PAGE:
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dc.contributor.authorMurueta-Goyena A.
dc.contributor.authorMorera-Herreras T.
dc.contributor.authorMiguelez C.
dc.contributor.authorGutiérrez-Ceballos A.
dc.contributor.authorUgedo L.
dc.contributor.authorLafuente J.V.
dc.contributor.authorBengoetxea H.
dc.date.accessioned2020-09-02T22:24:16Z
dc.date.available2020-09-02T22:24:16Z
dc.date.issued2019
dc.identifier10.1016/j.euroneuro.2019.03.009
dc.identifier.citation29, 5, 590-600
dc.identifier.issn0924977X
dc.identifier.urihttps://hdl.handle.net/20.500.12728/5559
dc.descriptionSchizophrenia is a mental disorder characterized by psychosis, negative symptoms and cognitive impairment. Cognitive deficits are enduring and represent the most disabling symptom but are currently poorly treated. N-methyl D-aspartate receptor (NMDAR) hypofunction hypothesis has been notably successful in explaining the pathophysiological findings and symptomatology of schizophrenia. Thereby, NMDAR blockade in rodents represents a useful tool to identify new therapeutic approaches. In this regard, enriched environment (EE) could play an essential role. Using a multilevel approach of behavior, electrophysiology and protein analysis, we showed that a short-term exposure to EE in adulthood ameliorated spatial learning and object-place associative memory impairment observed in postnatally MK-801-treated Long Evans rats. Moreover, EE in adult life restored long-term potentiation (LTP) in hippocampal-medial prefrontal pathway abolished by MK-801 treatment. EE in adulthood also induced a set of modifications in the expression of proteins related to glutamatergic neurotransmission. Taken together, these findings shed new light on the neurobiological effects of EE to reverse the actions of MK-801 and offer a preclinical testing of a therapeutic strategy that may be remarkably effective for managing cognitive symptoms of schizophrenia. © 2019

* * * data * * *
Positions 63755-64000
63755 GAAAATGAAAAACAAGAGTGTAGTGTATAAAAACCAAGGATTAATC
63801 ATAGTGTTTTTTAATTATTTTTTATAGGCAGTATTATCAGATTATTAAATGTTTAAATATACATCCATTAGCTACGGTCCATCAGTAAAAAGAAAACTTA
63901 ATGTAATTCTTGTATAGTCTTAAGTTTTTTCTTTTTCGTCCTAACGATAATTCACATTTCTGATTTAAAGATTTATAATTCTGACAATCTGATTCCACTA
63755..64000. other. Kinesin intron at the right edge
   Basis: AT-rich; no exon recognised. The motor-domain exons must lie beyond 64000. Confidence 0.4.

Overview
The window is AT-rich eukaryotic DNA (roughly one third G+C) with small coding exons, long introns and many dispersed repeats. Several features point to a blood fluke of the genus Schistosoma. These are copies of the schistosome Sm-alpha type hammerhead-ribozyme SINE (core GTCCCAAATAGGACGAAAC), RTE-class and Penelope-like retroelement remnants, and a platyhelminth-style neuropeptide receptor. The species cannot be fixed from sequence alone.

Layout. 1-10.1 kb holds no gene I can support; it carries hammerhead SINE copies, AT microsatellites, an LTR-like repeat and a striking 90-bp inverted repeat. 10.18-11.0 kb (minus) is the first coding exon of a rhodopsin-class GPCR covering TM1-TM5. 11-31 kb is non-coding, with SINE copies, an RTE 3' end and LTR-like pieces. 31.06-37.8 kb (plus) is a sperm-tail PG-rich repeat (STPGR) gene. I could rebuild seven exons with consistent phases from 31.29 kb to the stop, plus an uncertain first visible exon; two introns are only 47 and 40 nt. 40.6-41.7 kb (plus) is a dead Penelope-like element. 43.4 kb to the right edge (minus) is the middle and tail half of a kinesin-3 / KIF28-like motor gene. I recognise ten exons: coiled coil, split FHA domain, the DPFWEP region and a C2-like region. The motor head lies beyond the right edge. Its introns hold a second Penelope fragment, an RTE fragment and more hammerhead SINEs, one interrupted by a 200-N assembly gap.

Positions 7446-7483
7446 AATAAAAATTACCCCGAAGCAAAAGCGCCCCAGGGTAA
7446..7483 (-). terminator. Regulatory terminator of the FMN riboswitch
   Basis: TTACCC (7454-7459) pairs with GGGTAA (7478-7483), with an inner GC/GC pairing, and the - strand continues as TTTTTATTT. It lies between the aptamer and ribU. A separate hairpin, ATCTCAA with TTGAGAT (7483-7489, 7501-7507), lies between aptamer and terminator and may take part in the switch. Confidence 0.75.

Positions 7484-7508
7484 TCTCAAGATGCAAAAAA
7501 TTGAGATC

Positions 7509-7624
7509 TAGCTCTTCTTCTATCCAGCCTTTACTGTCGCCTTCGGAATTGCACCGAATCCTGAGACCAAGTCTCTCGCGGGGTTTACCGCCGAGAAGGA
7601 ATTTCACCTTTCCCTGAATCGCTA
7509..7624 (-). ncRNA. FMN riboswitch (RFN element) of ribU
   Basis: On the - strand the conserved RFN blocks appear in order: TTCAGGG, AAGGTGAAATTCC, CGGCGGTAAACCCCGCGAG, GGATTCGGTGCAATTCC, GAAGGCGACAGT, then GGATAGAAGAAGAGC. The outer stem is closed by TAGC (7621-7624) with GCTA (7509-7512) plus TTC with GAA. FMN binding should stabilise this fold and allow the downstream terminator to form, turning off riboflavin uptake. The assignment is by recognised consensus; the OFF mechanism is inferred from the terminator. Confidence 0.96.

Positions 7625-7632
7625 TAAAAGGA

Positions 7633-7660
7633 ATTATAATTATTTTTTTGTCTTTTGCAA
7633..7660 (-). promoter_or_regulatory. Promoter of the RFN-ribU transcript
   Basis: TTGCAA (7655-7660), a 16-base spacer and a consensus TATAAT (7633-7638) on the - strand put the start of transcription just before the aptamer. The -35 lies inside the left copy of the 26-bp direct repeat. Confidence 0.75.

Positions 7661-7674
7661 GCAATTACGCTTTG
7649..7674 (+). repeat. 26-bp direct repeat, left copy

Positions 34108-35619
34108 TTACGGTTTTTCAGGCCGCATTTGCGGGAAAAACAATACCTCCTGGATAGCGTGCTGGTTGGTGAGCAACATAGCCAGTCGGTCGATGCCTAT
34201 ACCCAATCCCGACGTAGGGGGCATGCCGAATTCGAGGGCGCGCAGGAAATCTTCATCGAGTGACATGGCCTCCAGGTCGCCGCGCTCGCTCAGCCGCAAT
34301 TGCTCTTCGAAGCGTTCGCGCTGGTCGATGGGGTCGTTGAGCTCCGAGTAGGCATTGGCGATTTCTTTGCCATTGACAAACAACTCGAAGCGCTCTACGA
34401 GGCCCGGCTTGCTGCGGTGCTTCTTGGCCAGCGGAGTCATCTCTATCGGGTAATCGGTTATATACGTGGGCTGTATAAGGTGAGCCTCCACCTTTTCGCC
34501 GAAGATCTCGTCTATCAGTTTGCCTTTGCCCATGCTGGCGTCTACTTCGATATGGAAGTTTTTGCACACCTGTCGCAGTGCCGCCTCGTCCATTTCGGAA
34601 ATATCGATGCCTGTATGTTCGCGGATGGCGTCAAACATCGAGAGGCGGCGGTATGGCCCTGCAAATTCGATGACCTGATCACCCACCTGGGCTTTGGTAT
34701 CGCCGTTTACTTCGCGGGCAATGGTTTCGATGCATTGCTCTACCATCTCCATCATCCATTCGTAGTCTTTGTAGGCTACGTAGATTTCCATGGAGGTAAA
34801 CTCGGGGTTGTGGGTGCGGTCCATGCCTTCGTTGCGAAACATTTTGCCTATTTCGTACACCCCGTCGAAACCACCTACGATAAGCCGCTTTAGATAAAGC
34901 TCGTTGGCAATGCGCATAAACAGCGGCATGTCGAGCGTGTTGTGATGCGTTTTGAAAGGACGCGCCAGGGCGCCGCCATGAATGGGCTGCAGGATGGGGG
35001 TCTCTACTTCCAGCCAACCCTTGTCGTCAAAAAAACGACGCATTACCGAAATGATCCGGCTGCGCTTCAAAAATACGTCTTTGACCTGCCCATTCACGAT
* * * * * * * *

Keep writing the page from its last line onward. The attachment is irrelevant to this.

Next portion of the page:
dc.language.isoen
dc.publisherElsevier B.V.
dc.subjectAssociative memory
dc.subjectElectrophysiology
dc.subjectGlutamate receptor
dc.subjectNeurodevelopmental disorder
dc.subjectSpatial learning
dc.subjectdizocilpine
dc.subjectn methyl dextro aspartic acid receptor
dc.subjectamino acid receptor blocking agent
dc.subjectdizocilpine maleate
dc.subjectn methyl dextro aspartic acid receptor
dc.subjectadulthood
dc.subjectanimal experiment
dc.subjectanimal model
dc.subjectArticle
dc.subjectassociative memory
dc.subjectbehavior assessment
dc.subjectcognition
dc.subjectelectrophysiology
dc.subjectenvironmental enrichment
dc.subjecthippocampus
dc.subjectLong Evans rat
dc.subjectlong term potentiation
dc.subjectmedial prefrontal cortex
dc.subjectmemory disorder
dc.subjectnerve cell plasticity
dc.subjectnonhuman
dc.subjectperinatal period
dc.subjectpriority journal
dc.subjectprotein analysis
dc.subjectprotein expression
dc.subjectrat
dc.subjectschizophrenia
dc.subjectspatial learning
dc.subjectage
dc.subjectanimal
dc.subjectbiosynthesis
dc.subjectcognition
dc.subjectdrug effect
dc.subjectenvironment
dc.subjectgene expression
dc.subjectgenetics
dc.subjecthippocampus
dc.subjectmetabolism
dc.subjectnerve cell plasticity
dc.subjectnerve tract
dc.subjectphysiology
dc.subjectprefrontal cortex
dc.subjectschizophrenia
dc.subjectAge Factors
dc.subjectAnimals
dc.subjectCognition
dc.subjectDizocilpine Maleate
dc.subjectEnvironment
dc.subjectExcitatory Amino Acid Antagonists
dc.subjectGene Expression
dc.subjectHippocampus
dc.subjectNeural Pathways
dc.subjectNeuronal Plasticity
dc.subjectPrefrontal Cortex
dc.subjectRats
dc.subjectRats, Long-Evans
dc.subjectReceptors, N-Methyl-D-Aspartate
dc.subjectSchizophrenia
dc.titleEffects of adult enriched environment on cognition, hippocampal-prefrontal plasticity and NMDAR subunit expression in MK-801-induced schizophrenia model
dc.typeArticle


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